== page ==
"Ioreth, the army rides out tomorrow, not a year hence," said Alathiel with much exasperation. "Please attend to the task at hand without so much commentary." She and the few women who had not fled to safer quarters were sorting medical supplies into crates. Small boys ran in and out loading the crates onto wains to travel behind the army.
"'Tis no use to send all these supplies when there is no one to spare for the running of a field hospital. That is all I was saying," Ioreth sniffed. "All the men are needed to march with the army and still will not be enough to defeat the Dark Lord's forces. Or so I have heard said by those in a position to know it."
"Speak not of things beyond your understanding," snapped Alathiel. Her patience with the witless chatter of the older woman was wearing thin. But the woman's comments were true enough to cause Alathiel more than a little worry. "Think you that Lord Aragorn will allow men to lie where they have fallen, untreated? You should know better than that." But the thought nagged at her. Who would tend the wounded in the field?
Finishing her last roll of bandages, she tossed it into the waiting crate and set out to find Legolas. The elf had been a source of constant comfort and assistance since the night of his arrival. Alathiel had quickly learned to go to him with pressing problems others were too busy to help her solve.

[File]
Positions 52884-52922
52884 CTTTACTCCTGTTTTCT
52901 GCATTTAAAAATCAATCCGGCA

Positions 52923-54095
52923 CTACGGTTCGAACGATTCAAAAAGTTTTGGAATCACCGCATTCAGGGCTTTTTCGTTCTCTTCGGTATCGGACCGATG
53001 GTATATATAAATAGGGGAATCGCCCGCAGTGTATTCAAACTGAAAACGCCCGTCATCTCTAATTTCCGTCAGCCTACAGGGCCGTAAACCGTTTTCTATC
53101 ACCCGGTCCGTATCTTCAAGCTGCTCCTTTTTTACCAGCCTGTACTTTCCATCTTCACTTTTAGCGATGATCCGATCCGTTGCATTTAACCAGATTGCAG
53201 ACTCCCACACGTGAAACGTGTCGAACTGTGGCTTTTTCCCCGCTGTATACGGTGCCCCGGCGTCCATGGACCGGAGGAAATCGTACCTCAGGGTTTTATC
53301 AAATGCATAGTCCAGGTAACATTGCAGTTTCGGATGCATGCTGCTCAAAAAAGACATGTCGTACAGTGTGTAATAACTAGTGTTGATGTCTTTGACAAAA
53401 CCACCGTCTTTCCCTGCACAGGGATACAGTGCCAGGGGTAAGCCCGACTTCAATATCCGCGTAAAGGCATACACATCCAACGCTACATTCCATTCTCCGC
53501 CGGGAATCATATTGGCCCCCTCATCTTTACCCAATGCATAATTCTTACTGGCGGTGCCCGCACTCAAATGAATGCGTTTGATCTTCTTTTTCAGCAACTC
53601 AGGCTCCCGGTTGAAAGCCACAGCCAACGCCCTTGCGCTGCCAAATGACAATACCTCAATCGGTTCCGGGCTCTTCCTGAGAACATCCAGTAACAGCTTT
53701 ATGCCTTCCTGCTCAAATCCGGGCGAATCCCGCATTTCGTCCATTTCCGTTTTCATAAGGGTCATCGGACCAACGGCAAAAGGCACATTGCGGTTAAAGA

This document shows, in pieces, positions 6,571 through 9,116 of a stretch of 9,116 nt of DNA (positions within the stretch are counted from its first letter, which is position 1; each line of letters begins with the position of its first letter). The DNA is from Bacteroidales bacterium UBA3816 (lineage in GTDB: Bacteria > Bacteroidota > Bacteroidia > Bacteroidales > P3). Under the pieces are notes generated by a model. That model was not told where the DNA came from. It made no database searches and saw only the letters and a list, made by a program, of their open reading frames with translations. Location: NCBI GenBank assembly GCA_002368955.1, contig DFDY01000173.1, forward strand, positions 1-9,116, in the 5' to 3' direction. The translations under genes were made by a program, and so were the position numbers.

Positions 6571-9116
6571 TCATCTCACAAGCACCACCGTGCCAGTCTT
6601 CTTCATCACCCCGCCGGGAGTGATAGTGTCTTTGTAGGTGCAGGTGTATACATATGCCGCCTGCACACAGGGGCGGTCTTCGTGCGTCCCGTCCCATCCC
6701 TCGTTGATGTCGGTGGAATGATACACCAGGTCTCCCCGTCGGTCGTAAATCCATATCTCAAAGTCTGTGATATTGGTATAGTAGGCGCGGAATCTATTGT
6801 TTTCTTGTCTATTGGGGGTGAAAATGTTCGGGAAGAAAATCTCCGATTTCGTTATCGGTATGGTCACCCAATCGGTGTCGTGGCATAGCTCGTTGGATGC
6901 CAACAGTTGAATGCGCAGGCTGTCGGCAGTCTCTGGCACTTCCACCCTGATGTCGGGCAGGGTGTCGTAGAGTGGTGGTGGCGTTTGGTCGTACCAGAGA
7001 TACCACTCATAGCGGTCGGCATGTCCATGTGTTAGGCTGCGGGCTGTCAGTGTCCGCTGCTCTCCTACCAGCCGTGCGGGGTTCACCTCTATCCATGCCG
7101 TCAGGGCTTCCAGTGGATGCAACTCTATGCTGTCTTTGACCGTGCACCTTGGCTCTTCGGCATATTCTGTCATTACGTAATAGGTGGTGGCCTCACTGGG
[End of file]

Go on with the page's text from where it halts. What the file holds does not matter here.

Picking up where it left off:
She found him leaning with his elbows on the edge of the battlement, his eyes unfocused. He was gazing at a pair of gulls wheeling overhead, crying out their raucous laughter. Gently, she touched his arm. "Am I disturbing you?" she asked softly, for he seemed deep in contemplation.
He did not answer he question, but asked one of his own. "Have you ever seen the sea, brennilen?" he asked lightly, but his dark eyes were troubled.
"Once, when I was a child."
"Will you tell me of it?"
"Well, let me think..." She leaned on the ledge next to him, close but not touching. He often held her hands or stroked her hair while speaking to her, and she thought that such easy familiarity must be customary with his people. But she, raised for the strict formality of the Steward's court of Minas Tirith, found she could not easily return the intimacy.
"It is big...you came here through Rohan?" He nodded. "It is like to the fields of ever-swaying grass they have in that country. I could not see where it ended. Not to the left, nor to the right, nor in front of me."